The dye tracer used in the model has no actual physical resemblance to true oil. Unlike oil, the dye has the same density as the surrounding water, does not coagulate or form slicks, and is not subject to chemical breakdown by bacteria or other forces.
Peacock and her colleagues stress that the simulations are not a forecast because it is impossible to accurately predict the precise location of the oil weeks or months from now.
Instead, the simulations provide possible scenarios for the oil dispersal. The timing and course of the oil slick will be affected by regional weather conditions and the ever-changing state of the Gulf’s Loop Current, neither of which can be predicted more than a few days in advance.
The dilution of the oil relative to the source also will be impacted by bacterial degradation and other conditions, which are not included in the simulations.
What is possible, is to estimate a range of possible trajectories, based on the best understanding of how ocean currents transport material. The oil trajectory that actually occurs will depend on both on the short-term evolution of the Loop Current, which feeds into the Gulf Stream, and on the state of the overlying atmosphere.
Oil from the Deepwater Horizon spill stains the surface of the Gulf of Mexico. May 18, 2010. (Photo by Daniel Beltra courtesy Greenpeace)
Oil has been spilling into the Gulf of Mexico since April 20 when the oil rig Deepwater Horizon exploded and caught fire. Oil giant BP, which leased the rig to drill a test well 18,000 feet below the seafloor has not been able to stem the flow of oil from the broken wellhead.
Now, 45 days after the spill began, an estimated 540,000 to 1.25 million barrels of oil have entered the waters of the Gulf of Mexico, according to statements by the National Incident Command’s Flow Rate Technical Group and an addition estimate given by Incident Commandert U.S. Coast Guard Admiral Thad Allen in a news briefing this week. Some of this oil has evaporated or been collected by skimmer boats or burned on the surface of the water.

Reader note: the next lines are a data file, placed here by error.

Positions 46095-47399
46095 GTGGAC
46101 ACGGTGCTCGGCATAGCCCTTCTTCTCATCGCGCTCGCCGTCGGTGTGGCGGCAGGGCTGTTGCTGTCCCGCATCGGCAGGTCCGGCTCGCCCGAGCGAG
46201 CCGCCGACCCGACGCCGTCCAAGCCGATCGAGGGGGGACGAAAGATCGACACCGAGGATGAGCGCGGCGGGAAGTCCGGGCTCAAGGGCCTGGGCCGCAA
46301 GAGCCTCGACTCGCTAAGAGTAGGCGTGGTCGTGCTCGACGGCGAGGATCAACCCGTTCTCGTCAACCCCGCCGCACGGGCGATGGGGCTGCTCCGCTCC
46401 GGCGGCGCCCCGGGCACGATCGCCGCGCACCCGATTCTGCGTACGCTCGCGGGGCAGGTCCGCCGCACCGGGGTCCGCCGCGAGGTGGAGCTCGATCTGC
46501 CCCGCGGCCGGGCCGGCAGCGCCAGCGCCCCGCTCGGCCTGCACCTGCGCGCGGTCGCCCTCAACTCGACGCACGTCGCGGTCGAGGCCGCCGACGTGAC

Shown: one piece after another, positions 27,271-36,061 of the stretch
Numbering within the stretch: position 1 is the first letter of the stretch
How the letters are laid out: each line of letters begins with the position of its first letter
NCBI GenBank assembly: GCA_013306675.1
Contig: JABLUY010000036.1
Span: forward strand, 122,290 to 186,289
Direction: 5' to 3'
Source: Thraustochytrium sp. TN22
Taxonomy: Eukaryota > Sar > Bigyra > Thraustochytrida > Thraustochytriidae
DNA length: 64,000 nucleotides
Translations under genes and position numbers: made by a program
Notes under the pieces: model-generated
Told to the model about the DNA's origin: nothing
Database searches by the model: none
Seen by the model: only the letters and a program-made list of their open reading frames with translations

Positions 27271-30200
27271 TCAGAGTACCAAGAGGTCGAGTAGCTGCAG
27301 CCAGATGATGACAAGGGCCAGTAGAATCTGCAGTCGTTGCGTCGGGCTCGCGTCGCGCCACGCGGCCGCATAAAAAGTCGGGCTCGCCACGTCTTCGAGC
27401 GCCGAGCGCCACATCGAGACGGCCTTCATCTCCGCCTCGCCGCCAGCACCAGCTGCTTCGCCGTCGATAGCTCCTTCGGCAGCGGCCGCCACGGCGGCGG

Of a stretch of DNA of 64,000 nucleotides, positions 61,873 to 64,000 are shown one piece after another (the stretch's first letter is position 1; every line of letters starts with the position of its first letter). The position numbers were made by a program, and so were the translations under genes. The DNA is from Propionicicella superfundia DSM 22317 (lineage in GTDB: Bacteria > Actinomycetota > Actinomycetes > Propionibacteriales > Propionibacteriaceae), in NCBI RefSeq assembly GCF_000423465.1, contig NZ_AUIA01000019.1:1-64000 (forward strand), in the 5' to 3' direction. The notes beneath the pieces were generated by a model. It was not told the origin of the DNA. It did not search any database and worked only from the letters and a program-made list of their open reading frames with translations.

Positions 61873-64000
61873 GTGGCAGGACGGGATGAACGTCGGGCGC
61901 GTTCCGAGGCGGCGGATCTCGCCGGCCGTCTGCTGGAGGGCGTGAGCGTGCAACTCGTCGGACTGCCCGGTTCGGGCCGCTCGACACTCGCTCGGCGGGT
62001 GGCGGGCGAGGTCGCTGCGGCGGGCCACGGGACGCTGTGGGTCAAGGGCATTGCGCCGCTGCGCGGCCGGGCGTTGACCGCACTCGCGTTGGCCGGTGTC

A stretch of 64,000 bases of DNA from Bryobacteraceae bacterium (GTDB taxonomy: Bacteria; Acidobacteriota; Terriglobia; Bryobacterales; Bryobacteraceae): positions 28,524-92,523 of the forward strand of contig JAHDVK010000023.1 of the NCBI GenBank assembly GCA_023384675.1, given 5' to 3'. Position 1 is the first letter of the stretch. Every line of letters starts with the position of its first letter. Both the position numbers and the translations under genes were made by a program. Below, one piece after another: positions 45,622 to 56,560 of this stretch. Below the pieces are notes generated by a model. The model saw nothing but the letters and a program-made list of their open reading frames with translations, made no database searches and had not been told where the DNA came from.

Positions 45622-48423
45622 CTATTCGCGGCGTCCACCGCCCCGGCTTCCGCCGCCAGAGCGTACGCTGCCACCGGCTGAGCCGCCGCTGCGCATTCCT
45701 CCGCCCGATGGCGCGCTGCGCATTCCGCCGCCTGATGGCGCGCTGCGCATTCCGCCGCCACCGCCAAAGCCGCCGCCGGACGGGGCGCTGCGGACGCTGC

The spill is located in a relatively stagnant area of the Gulf, and the oil so far has remained relatively confined near the Louisiana and Alabama coastlines, although there have been reports of small amounts in the Loop Current. Oil has come ashore in Louisiana, Alabama and Mississippi.
The model simulations show that a liquid released in the surface ocean at the spill site is likely to slowly spread as it is mixed by the ocean currents until it is entrained in the Loop Current. At that point, speeds pick up to about 40 miles per day, and when the liquid enters the Atlantic’s Gulf Stream it can travel at speeds up to about 100 miles per day, or 3,000 miles per month.
The six model simulations released today all have different Loop Current characteristics, and all provide slightly different scenarios of how the oil might be dispersed. The simulations all bring the oil to south Florida and then up the East Coast. However, the timing of the oil’s movement differs depending on the configuration of the Loop Current.